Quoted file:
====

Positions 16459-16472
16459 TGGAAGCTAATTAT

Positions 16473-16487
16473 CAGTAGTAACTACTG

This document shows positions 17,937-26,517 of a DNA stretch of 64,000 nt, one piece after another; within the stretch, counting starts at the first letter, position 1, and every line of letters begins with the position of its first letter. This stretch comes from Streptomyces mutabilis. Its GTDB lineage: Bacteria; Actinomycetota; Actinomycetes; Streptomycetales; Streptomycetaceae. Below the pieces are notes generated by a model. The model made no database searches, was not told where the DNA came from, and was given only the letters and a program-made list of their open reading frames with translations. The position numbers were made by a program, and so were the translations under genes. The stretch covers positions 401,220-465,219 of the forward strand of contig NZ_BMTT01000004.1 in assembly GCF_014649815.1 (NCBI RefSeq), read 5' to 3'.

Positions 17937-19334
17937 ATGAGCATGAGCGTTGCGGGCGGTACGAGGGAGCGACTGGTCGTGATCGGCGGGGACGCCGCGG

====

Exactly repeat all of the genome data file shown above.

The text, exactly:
Positions 16459-16472
16459 TGGAAGCTAATTAT

Positions 16473-16487
16473 CAGTAGTAACTACTG

This document shows positions 17,937-26,517 of a DNA stretch of 64,000 nt, one piece after another; within the stretch, counting starts at the first letter, position 1, and every line of letters begins with the position of its first letter. This stretch comes from Streptomyces mutabilis. Its GTDB lineage: Bacteria; Actinomycetota; Actinomycetes; Streptomycetales; Streptomycetaceae. Below the pieces are notes generated by a model. The model made no database searches, was not told where the DNA came from, and was given only the letters and a program-made list of their open reading frames with translations. The position numbers were made by a program, and so were the translations under genes. The stretch covers positions 401,220-465,219 of the forward strand of contig NZ_BMTT01000004.1 in assembly GCF_014649815.1 (NCBI RefSeq), read 5' to 3'.

Positions 17937-19334
17937 ATGAGCATGAGCGTTGCGGGCGGTACGAGGGAGCGACTGGTCGTGATCGGCGGGGACGCCGCGG